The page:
Under Assumptions A and B(\(1\)), supposing that \(u_0\) has a bounded density, [18] (resp. [12]) proves existence and uniqueness of the probabilistic representation (in law) when \(\beta \) is non-degenerate (resp. degenerate). Besides, a theoretical probabilistic representation of the PDE, perturbed by a multiplicative noise, is given in [11].

Earlier, in the multi-dimensional case, Jourdain and Méléard [24] concentrated on the case when \(\beta \) is non-degenerate and \(\Phi \) is Lipschitz, continuously differentiable at least up to order \(3\), and with some further regularity assumptions on \(u_{\scriptscriptstyle {0}}\). The authors established existence and uniqueness of the probabilistic representation and the so-called propagation of chaos, see [35] for a rigorous formulation of this concept. When \(\beta \) is not smooth, the probabilistic representation remains an open problem in the multidimensional case.

The connection between the solutions of (1.4) and (1.1) is given by the following result.

Proposition 1.4

Let us assume the existence of a solution \(Y\) for (1.4). Let \(u:]0,T]\times \mathbb R ^d \rightarrow \mathbb R _+\) be a Borel function such that \(u(t,\cdot )\) is the law density of \(Y_t\), \(t \in ] 0,T]\). Then \(u\) provides a solution in the sense of distributions of (1.1) with \(u_0=u(0,\cdot )\).

The proof of previous result is well-known, but we recall here the basic argument.

Proof of Proposition 1.4

Let \(t\in [0,T]\) and \(\varphi \in \mathcal D (\mathbb R ^d)\), \(Y\) be a solution of (1.4). We apply Itô’s formula to \(\varphi (Y_t)\) to obtain
$$\begin{aligned} \varphi (Y_t)=\varphi (Y_0) +\sum \limits _{i=1}^d\int _0^t \partial _{y_i}\varphi (Y_s)\Phi (u(s,Y_s))dW_s^i+ \frac{\displaystyle {1}}{\displaystyle {2}}\int _0^t \Delta \varphi (Y_s)\Phi ^2(u(s,Y_s))ds. \end{aligned}$$
Taking the expectation we get
$$\begin{aligned} \int _\mathbb{R ^d}\varphi (y)u(t,y)dy=\int _\mathbb{R ^d}\varphi (y)u_0(dy) +\frac{\displaystyle {1}}{\displaystyle {2}}\int _0^t ds \int _\mathbb{R ^d}\Delta \varphi (y)\Phi ^2(u(s,y))u(s,y)dy. \end{aligned}$$
Using then integration by parts and the fact that, according to (1.2) \(\beta (u) = \Phi ^2(u) u\), the expected results follows. \(\square \)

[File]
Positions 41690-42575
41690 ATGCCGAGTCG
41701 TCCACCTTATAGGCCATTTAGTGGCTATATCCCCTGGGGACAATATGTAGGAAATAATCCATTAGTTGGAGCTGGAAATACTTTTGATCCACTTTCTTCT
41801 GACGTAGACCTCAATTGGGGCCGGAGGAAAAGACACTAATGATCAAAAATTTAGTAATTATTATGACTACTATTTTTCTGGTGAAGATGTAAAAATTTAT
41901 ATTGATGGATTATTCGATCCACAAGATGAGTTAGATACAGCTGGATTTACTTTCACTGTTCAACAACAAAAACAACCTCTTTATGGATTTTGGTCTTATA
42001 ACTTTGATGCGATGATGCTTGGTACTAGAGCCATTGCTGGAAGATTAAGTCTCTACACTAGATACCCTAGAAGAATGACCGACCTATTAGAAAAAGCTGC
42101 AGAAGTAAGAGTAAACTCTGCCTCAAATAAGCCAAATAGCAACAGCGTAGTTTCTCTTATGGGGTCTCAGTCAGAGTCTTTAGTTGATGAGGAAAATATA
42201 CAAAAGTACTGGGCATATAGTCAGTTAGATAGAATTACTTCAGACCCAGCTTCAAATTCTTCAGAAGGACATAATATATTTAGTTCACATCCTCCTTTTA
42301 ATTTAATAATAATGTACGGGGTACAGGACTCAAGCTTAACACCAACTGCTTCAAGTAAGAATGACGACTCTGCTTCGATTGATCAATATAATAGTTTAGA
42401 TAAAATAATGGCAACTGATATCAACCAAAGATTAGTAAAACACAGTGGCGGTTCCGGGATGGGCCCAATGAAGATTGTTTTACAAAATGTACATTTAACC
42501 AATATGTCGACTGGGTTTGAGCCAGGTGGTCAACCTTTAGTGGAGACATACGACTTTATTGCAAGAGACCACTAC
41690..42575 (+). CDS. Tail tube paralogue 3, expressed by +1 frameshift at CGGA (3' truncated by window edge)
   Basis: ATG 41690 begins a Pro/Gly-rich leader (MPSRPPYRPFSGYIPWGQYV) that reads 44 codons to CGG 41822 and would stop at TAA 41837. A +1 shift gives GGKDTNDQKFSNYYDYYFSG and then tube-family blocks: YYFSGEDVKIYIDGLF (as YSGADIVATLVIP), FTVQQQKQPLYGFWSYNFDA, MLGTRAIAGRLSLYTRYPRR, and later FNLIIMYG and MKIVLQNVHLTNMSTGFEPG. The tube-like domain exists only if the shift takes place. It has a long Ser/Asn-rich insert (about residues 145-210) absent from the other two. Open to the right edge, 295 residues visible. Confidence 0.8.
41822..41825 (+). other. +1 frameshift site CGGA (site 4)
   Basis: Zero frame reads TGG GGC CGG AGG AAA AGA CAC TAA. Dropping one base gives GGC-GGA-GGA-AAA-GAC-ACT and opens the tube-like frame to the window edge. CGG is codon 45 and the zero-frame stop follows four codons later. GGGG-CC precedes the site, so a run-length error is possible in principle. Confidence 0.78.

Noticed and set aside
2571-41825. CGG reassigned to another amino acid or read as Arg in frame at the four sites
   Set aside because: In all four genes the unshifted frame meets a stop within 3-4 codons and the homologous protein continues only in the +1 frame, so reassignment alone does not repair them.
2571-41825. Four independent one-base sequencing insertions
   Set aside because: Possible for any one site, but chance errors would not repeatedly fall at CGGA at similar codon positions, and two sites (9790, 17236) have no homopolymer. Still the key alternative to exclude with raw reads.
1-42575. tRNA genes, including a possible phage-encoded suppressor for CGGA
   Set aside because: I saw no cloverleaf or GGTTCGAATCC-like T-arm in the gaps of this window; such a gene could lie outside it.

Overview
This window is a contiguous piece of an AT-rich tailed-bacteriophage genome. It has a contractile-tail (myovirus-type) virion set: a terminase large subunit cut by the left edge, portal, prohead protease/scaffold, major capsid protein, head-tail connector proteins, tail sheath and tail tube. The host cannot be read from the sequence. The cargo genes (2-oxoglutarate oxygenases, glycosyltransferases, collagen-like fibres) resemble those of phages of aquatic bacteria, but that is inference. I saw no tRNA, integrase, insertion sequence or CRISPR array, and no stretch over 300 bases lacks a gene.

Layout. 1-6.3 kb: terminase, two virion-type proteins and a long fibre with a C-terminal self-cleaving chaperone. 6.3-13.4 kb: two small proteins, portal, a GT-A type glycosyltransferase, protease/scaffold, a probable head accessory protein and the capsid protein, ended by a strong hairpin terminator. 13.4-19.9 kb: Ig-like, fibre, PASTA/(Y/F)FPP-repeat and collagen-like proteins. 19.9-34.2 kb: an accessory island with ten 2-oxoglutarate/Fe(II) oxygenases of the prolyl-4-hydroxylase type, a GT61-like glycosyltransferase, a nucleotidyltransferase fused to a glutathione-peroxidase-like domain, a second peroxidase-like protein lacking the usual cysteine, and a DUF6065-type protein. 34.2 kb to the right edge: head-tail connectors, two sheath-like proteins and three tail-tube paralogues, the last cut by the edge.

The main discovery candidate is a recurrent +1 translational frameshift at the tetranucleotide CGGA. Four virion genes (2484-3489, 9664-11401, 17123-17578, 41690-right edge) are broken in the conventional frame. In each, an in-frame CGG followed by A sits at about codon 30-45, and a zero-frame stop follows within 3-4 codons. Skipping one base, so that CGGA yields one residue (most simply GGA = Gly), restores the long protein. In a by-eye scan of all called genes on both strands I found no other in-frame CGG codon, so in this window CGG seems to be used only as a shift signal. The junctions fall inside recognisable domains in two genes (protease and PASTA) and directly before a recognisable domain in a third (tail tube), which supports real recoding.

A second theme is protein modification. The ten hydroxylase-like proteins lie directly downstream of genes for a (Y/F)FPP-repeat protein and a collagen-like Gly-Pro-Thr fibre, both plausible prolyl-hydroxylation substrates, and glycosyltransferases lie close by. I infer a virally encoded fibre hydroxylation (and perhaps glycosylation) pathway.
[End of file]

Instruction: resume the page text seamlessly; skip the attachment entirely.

Proposition 1.4 constitutes the easy step in the analysis of the probabilistic representation. The most difficult and interesting case consists in writing the converse implication. When \(\beta \) is non-degenerate, one idea for this consists in taking the solution \(u\) of (1.1). By Krylov [26, Section 6, Theorem 1] there is a solution \((Y_t)\) in law of the stochastic differential equation
$$\begin{aligned} Y_t = \xi + \int _0^t \Phi _d(u(s,Y_s))dW_s, \end{aligned}$$
(1.5)
where \(\xi \) is a random vector, distributed according to \(u_0\), independent of an underlying \(d\)-dimensional Brownian motion \(W\). The remaining difficult part consists in identifying the marginal laws of \((Y_t), t \in ]0,T]\), with \(u(t,x) dx\). A general tool for this, is a uniqueness theorem for Fokker–Planck type equations with measurable coefficients, of the type
$$\begin{aligned} \left\{ \begin{array}{ccl} \partial _tu(t,x)&= \Delta (a(t,x)u(t,x)),\ \ t\in ]0,T],\\ u(0,\cdot )&= u_0(dx), \\ \end{array} \right. \end{aligned}$$
(1.6)
with \(a(t,x) = \frac{1}{2}\Phi ^2 (u(t,x))\). When \(d =1\) and \(a\) is bounded, this was the object of [18, Theorem 3.8]. Extensions where considered in [15, Theorem 3.1] when \(a\) is possibly degenerate and is allowed to be unbounded under some technical conditions. In fact [15, Theorem 3.1] also deals with the multidimensional case. When \(a\) is bounded and given two measure-valued solutions \(z_1\) and \(z_2\), the Fokker–Planck uniqueness theorem applies saying that \(z_1 = z_2\), whenever \((z_1-z_2)(t,\cdot )\) has a density \(z(t,\cdot )\) for almost all \(t\) and \(z\) belongs to \(L^2([0, T ] \times \mathbb{R }^d)\). If \(d \ge 1\), the Alexandrov–Krylov–Pucci estimates, see [26, Section 2.3, Theorem 4], show that, whenever \(Y\) is a solution of (1.5), the measure \(f \mapsto \mathbb E \left(\int _0^T f(t,Y_t)dt\right)\) admits a density which belongs to \(L^p ([0,T] \times \mathbb{R }^d)\) for \( p \le \frac{d + 1}{d}\). When \(d= 1\), \(p\) can be chosen equal to \(2\) and the Fokker–Planck uniqueness theorem applies, which allows [18] to prove the probabilistic representation when \(\beta \) is non-degenerate. If \(d > 1\), Alexandrov–Pucci–Krylov estimates are not enough to fulfill the assumptions of [15, Theorem 3.1].